WHETHER YOU ARE traveling close to home or across the country, you are likely to see thousands of U.S. flags flying proudly in the wind. “Old Glory” is something special: the living symbol of our great land.

What American doesn’t feel a special sense of pride when our young men and women in uniform are seen carrying the flag in some faraway country, fighting to win our freedom?

What is it about our flag that makes it more than just a piece of cloth sewn together? It’s the symbolism. That symbolism reflects the history, the commitment and the heritage of this great nation.

The flag of the United States symbolizes the glories and greatness of our historic past, the duties of the present, and the hopes and prayers of the future.

Our flag was born June 14, 1777. It is the silent sentinel of freedom. It is the emblem of the greatest sovereign nation on Earth. It was the inspiration for which American patriots gave their lives and fortunes.

The flag led our sons and daughters into battle, from Valley Forge to the bloody ridges of Vietnam to the rugged terrain of the Middle East. The flag stands in silence with each of our honored dead in their final resting places beneath the silent, white crosses, row upon row.

The first Flag Day in 1916, Franklin Lane, secretary of the interior, shared his idea of what Old Glory would say to us if it could talk.

Lane said “I am all that you hope to be and have the courage to try for. I am song and fear, struggle and panic. I am the day’s work of the weakest man and the largest dream of the most daring.

“I am the battle of yesterday and the mistake of the men who do without knowing why. I am the clutch of an idea and the reasoned purpose of resolution. I swing before your eyes as a bright gleam of color, a symbol of yourself, the pictured suggestion of that big thing which makes this nation.”

America always faces a multitude of problems and many believe we are suffering from moral decay, a loss of spirit.

If we are suffering from a loss of spirit, then, it is up to each American citizen to begin to renew that spirit Flag Day 2018, which is this coming Thursday.

America stands for peace and justice. We believe people should be free and given the chance will choose freedom over tyranny.

The flag has flown through peace and war, strife and prosperity, and amidst it all, it has been respected. Its red stripes symbolize the blood spilled in defense of this glorious nation.

Its white stripes signify the burning tears shed by Americans who lost their sons and daughters. The blue field is indicative of God’s heaven under which it flies. The stars, clustered together, represent 50 states unified as one, for God and country.

As the essay “I Am Your Flag” said “Honor me, respect me, defend me with your lives and your fortunes. Never let enemies tear me down from my lofty position, lest I never return.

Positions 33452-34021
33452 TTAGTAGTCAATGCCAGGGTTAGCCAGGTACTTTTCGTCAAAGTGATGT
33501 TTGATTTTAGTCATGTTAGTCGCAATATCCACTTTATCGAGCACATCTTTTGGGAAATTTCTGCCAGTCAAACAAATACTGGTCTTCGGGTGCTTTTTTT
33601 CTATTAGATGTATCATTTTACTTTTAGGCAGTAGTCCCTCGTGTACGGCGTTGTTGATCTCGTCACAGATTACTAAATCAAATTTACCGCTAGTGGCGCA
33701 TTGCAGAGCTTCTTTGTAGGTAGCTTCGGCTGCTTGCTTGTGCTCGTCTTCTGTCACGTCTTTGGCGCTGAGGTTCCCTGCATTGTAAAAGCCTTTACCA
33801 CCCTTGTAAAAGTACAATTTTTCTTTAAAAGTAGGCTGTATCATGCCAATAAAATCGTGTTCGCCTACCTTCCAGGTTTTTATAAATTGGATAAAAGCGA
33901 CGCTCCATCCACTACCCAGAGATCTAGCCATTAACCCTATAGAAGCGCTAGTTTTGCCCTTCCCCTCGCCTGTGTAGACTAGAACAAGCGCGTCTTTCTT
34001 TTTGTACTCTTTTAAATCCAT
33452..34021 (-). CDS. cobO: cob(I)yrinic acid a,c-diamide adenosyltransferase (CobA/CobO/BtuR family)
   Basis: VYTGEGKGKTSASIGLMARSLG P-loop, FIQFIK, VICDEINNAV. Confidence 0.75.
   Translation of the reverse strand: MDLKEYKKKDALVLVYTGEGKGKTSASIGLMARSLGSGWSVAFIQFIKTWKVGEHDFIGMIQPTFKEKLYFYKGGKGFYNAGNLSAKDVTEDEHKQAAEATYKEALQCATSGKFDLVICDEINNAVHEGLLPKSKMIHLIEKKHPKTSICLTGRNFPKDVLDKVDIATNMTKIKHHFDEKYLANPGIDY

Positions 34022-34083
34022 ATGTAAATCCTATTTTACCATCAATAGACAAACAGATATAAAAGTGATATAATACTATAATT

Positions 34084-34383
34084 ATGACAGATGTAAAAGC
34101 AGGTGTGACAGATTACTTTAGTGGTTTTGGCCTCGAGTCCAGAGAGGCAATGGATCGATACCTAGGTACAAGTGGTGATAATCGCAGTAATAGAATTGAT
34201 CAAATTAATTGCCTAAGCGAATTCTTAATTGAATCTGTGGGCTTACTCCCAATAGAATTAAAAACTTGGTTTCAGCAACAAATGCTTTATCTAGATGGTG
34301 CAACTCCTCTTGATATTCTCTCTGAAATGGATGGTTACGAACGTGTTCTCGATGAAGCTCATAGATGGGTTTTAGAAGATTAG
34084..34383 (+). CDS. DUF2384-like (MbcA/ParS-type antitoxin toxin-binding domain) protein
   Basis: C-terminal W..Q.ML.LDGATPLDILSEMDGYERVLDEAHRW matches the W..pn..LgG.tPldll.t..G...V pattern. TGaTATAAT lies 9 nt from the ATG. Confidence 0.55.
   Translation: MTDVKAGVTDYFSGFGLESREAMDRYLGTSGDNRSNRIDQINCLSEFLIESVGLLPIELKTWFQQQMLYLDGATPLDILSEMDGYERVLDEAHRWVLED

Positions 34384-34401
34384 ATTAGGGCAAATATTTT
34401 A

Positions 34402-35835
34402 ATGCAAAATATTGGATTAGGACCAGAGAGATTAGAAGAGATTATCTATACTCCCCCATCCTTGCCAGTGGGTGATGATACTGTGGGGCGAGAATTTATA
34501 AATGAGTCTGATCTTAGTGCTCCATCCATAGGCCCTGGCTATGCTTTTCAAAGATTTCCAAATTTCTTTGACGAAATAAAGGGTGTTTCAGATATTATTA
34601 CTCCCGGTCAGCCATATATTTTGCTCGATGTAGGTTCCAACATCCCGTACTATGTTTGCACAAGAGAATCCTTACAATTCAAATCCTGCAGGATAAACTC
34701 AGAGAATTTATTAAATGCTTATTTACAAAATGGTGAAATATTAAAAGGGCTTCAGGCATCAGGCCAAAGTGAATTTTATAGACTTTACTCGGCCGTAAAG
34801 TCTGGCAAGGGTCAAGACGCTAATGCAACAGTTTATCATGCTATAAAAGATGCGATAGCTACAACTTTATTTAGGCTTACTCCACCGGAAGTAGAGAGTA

“Keep alight the fires of patriotism, strive earnestly for the spirit of your republic. Worship eternal God and keep his commandments, and I shall remain the bulwark of peace and freedom for all mankind.”

Look around you at the American flags flying proudly against the blue sky. Watch them for a moment and as you do, remember that those stars and stripes symbolize more than 240 years of freedom, purchased with the lives of freedom-loving men and women from generation to generation.



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A RECENT study released by Oxfam, a British campaign group, provided a look at the growing income and equality gap that has many people concerned.

There was a sliver of good news. The study showed that extreme poverty among the world’s 7.6 billion people is actually being reduced. From 1990 to 2010, the number of people living in extreme poverty was cut in half and is continuing to decline.

Oxfam based the following findings on data and research compiled by Swiss bank Credit Suisse, the World Bank, Forbes’s billionaire list and the International Monetary Fund.

Now, the news many people find worrisome. There are 2,043 billionaires worldwide and their collective fortunes grew by $762 billion in 2017, while the poorest half of humanity saw no increase in their wealth.

The world’s richest 1% own more wealth than the rest of the global population combined. The wealthiest 42 people in 2017 had wealth equivalent to the world’s poorest 3.7 billion people.

Despite those figures, Oxfam said people should not direct their anger at the wealthy alone. Do not look to tear the wealthy down. Your time is better spent finding more ways to lift the poor up. Don’t be obsessed with redistributing the wealth.

Oxfam did conclude that the inequality is driven by factors that include excessive financial returns to company owners and shareholders at the expense of ordinary workers and the rest of the economy. Executives do have a legal responsibility to do what is best for their companies.

Oxfam also said rich individuals and corporations have the ability to use tax havens that allow them to evade or shield trillions of dollars from tax authorities and influence public policy that permits market conditions that push down wages and infringe on labor rights.